Oil up as sanctions against Venezuela, Iran bite

Oil prices rose on Tuesday amid Opec-led supply cuts and US sanctions against Iran and Venezuela, although analysts expect rising US output and concerns over economic growth would keep markets in check.

US benchmark West Texas Intermediate (WTI) crude oil futures were up 28 cents, or 0.5 per cent, at $52.69 per barrel at 0751 GMT, from their previous close.
International Brent crude futures were up 38 cents, or 0.6 percent, at $61.89 per barrel.
The ongoing closure of parts of the Keystone pipeline that brings Canadian oil into the United States also helped prop up WTI, traders said.
However, a slowdown in US shale drilling activity in response to low oil prices could push up oil prices again. 
According to Standard Chartered analysts perceptions of US supply growth will be the key driver of oil market sentiment in 2019.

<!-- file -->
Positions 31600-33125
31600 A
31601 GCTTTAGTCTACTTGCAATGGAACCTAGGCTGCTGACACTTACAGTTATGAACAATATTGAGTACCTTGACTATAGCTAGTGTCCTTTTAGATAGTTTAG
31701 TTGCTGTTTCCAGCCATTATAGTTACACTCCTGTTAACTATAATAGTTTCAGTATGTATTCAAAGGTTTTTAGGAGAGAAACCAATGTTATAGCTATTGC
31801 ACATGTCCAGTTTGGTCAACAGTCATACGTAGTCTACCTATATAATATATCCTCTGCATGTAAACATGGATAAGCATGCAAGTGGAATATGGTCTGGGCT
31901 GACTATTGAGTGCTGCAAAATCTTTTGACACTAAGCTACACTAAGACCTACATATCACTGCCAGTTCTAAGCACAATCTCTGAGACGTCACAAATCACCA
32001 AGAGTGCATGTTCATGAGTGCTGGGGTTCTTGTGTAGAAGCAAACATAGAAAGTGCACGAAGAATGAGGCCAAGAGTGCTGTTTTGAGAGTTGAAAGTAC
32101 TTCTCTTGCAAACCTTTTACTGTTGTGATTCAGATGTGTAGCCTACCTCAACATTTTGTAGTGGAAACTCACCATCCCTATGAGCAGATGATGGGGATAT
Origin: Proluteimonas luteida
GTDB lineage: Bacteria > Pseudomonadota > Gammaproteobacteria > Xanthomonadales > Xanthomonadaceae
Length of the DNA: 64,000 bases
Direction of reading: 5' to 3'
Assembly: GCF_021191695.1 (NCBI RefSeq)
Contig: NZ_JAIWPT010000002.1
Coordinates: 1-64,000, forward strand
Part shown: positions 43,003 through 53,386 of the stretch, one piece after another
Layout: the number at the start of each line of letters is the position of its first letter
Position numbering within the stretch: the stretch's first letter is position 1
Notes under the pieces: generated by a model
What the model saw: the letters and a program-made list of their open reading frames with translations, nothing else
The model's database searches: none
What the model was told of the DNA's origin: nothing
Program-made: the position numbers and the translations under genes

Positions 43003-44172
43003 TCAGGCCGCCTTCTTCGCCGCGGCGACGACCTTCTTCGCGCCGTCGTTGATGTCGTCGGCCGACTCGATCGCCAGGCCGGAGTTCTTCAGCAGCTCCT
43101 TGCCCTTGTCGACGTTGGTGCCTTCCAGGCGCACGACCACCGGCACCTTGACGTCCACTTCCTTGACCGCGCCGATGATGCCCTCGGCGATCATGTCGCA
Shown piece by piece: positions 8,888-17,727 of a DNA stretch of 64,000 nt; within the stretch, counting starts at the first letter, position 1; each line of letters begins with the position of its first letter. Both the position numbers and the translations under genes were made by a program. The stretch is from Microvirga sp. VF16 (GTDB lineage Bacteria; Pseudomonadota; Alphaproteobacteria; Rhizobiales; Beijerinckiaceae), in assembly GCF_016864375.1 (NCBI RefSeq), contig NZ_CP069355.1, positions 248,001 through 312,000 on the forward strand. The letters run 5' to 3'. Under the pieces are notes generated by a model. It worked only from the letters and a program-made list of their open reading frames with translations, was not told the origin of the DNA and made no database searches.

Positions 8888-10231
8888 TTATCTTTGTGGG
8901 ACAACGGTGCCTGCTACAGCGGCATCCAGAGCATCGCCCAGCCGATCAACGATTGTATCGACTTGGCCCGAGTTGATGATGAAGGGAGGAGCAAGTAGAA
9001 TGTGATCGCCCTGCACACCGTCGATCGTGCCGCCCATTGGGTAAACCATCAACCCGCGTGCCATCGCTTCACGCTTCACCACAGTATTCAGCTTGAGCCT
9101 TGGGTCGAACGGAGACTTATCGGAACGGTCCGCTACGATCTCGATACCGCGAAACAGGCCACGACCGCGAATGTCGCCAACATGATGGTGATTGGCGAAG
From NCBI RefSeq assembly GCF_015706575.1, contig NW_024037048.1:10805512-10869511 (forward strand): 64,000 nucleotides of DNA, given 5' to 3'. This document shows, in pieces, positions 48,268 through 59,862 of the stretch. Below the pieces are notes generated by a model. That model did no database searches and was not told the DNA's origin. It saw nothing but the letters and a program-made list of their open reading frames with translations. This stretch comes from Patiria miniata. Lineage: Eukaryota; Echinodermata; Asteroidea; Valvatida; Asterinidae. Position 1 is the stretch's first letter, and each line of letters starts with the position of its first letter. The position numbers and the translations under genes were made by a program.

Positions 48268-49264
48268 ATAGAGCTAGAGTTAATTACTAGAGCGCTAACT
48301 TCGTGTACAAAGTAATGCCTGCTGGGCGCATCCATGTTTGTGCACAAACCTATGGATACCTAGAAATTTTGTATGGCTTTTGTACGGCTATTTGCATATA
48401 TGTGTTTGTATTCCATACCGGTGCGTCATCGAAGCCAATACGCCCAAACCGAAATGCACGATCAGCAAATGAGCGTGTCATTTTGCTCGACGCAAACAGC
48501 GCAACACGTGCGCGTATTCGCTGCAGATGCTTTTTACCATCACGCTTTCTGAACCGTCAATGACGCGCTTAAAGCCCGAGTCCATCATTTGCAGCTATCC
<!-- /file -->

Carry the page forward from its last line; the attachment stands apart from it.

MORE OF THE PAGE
The investment bank expects non-Opec supply growth to slow to just 1.518 million barrels per day (mb/d) this year and 0.754 mb/d in 2020, notably down from 2.46 mb/d in 2017 (figures include NGLs and biofuels). The US is the major driver of this growth.
Analysts said markets are tightening amid voluntary production cuts led by Opec and because of US sanctions on Venezuela and Iran.
But some said supply-side risks were not receiving enough focus.
Growing US supply and a potential economic slowdown this year could also cap oil markets.
Traders are bracing for increasing supplies at Cushing, Oklahoma, the delivery point for benchmark US crude futures, as refinery outages could create a supply backlog that will add to inventories that are already at the highest in more than a year.
US bank Morgan Stanley said the surge in US crude oil production, which rose by more than 2 million barrels per day (bpd) last year to a record 11.9 million bpd, had resulted in overproduction of gasoline.
Bank of America also warned of "a significant slowing in growth globally", adding that it expected Brent and WTI to average $70 per barrel and $59 per barrel respectively in 2019, and $65 per barrel and $60 per barrel in 2020.